His position this year as Senior Naturalist, amid the spectacular team at the Environmental Learning Center (ELC), is a terrific opportunity for him to share experiences, mentor other educators and help ensure that everybody is set up for success. Look for him smiling in the company of naturalists, graduate students, ELC staff or nestled into a forest tussock treating his ears to the pure, flutelike song of the varied thrush.

Natascha Yogachandra

Born in Hong Kong and raised in western New York, Natascha found early passions for reading, writing and dance. She moved to India at age 12 and to Thailand at age 14, after establishing an educational nonprofit with her parents as a result of the 2004 tsunami. She later returned to her native state to receive a degree in journalism and anthropology at New York University. Shortly after graduating, Natascha ventured down to Southern Patagonia, where she managed community partnerships for an environmental fund based in Torres del Paine National Park and its gateway community. Deeply inspired by those she met there in the outdoor field, she found her way to the Pacific Northwest and has been mesmerized by these mountains ever since. After serving as a trail crew leader for high school students with the Student Conservation Association in Alaska, Natascha grew more intentional with her environmental work pursuits and knew they needed to include working with youth. In came North Cascades Institute! She loves the community and the work she has found here and stays busy by exploring her new home on foot or in books.

» Continue reading The North Cascades Institute 2017 Naturalist Team

An Unforgettable Mountain School Adventure

March 30th, 2017 | Posted by in Institute News

The first week of the 2017 spring Mountain School season will be one not forgotten here at the North Cascades Institute Environmental Learning Center. After experiencing an unusually high amount of snowfall at the ELC this winter, many of us were eagerly anticipating signs of spring (and sunshine), hopeful that the last lingering patches of snow would be gone before our students’ arrival. However, winter was not quite ready to concede to spring. On March 6, the first day of Mountain School, we awoke to a winter storm warning in the North Cascades. While it certainly wasn’t the spring weather we had hoped for, it provided a rare opportunity to play and learn in the snow with our first group of students, the 5th grade class from Mt. Vernon’s Madison Elementary School.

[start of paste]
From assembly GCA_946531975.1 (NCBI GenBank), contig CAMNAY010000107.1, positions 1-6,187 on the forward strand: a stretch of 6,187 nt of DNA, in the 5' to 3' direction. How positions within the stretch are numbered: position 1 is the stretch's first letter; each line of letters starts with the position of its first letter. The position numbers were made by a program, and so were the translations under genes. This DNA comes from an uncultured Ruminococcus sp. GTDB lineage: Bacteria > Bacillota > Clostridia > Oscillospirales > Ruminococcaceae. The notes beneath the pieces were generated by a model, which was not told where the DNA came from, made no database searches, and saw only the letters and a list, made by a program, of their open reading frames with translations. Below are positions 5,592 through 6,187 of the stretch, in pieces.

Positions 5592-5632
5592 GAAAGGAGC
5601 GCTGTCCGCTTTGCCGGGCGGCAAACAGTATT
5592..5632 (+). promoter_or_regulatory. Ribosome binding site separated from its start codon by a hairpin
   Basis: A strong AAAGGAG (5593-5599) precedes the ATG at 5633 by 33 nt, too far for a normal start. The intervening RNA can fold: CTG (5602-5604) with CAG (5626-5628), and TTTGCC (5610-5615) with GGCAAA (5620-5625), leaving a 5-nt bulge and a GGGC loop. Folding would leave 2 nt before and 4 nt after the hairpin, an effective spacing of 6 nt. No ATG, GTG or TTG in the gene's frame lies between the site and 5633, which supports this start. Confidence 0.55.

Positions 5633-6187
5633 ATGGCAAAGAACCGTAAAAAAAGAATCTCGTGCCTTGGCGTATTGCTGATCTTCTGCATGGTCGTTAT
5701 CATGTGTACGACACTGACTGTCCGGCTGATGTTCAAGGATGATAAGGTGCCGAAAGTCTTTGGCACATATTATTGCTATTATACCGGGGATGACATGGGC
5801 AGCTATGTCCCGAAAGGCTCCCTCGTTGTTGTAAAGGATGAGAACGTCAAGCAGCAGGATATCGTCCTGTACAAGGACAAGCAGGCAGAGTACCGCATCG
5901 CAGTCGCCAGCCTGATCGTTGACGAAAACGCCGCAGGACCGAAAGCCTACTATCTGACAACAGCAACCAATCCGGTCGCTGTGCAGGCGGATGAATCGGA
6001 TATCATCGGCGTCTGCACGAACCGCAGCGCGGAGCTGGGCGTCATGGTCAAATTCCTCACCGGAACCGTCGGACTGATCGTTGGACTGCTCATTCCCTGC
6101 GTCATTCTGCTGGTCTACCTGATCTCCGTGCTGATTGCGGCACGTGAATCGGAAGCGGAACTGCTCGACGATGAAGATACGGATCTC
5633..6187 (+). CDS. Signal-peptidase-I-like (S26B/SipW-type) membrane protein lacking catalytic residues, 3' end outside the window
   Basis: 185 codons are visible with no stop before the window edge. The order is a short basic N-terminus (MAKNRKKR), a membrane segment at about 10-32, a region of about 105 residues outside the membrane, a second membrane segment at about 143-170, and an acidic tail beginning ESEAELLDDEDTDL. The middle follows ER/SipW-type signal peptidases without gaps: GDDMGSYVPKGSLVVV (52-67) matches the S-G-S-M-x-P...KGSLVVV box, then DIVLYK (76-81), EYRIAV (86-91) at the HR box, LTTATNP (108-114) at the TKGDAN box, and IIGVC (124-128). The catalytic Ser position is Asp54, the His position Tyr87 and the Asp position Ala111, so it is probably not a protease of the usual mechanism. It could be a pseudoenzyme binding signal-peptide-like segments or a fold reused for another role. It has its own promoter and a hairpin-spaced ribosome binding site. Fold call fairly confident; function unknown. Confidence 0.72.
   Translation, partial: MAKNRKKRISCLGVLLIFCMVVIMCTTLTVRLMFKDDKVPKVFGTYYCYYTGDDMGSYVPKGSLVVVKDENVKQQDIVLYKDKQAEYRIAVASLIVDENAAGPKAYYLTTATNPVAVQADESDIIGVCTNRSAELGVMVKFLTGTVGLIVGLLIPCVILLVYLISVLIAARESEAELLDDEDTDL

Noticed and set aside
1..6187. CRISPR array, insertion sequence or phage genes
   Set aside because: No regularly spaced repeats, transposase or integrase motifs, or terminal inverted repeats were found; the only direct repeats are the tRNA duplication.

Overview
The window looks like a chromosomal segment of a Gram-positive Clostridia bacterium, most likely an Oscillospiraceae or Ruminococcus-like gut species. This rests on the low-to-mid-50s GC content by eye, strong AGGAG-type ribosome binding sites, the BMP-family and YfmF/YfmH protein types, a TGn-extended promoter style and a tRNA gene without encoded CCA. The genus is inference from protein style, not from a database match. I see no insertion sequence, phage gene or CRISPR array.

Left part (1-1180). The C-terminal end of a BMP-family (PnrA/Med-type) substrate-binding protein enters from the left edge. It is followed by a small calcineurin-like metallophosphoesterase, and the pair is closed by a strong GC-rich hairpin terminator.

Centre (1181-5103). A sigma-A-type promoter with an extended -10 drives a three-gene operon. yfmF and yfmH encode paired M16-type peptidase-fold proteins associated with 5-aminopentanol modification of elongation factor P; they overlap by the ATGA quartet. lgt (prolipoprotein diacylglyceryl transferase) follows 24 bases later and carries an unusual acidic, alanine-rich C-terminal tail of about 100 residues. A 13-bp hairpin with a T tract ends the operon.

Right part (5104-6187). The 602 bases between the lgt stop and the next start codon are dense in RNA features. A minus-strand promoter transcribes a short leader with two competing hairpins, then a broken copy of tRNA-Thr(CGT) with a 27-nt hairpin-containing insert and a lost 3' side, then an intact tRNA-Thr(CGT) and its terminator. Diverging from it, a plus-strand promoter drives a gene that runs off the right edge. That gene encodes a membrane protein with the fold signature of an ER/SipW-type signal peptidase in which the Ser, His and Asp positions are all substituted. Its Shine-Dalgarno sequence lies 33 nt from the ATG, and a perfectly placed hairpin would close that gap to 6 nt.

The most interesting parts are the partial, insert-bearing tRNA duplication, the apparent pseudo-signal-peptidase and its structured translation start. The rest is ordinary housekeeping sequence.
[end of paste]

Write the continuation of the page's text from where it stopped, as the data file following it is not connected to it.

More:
Driving to the ELC for the first day of Mountain School. Photo by Angela Burlile

By midweek, the snow had subsided and we said goodbye to Madison Elementary and welcomed the AP Environmental Studies class from Mill Creek’s Henry M. Jackson High School. These high school students were here to participate in our Aquatic Investigations field-based science curriculum. Working in small groups, students designed their own study investigating the interactions between physical, chemical and biological components of the local watershed. Through site observations, groups developed a scientific question which they then answered using various data collection methods such as water chemistry testing, benthic macroinvertebrate samples and examination of physical stream characteristics. They then presented their findings in a symposium-style discussion with their peers and teachers.

Henry M. Jackson student, Taylor Gerould, searching for benthic macroinvertebrates in a partially frozen Diablo Lake. Photo by Angela Burlile

Henry M. Jackson student, Alina Ribeiro, taking a dissolved oxygen reading at Deer Creek near the ELC. Photo by Angela Burlile

What was meant to be a three day experience became a slightly longer visit. Although the snow had subsided earlier in the week, heavy rain followed and the combination pushed the avalanche forecast to high. Early Friday morning, instructors and staff awoke to an email sent by Kristofer Gilje, Operations Director at the ELC.

“There is a very large avalanche at mp 122.6, Brown’s Creek.  There is another smaller one on the dam road.  WSDOT is aware of our situation and will give us more information when it gets light.”

The avalanche covering Highway 20 in the Skagit gorge. Measured at over 40 feet tall and 200 feet long. Photo courtesy of WSDOT

» Continue reading An Unforgettable Mountain School Adventure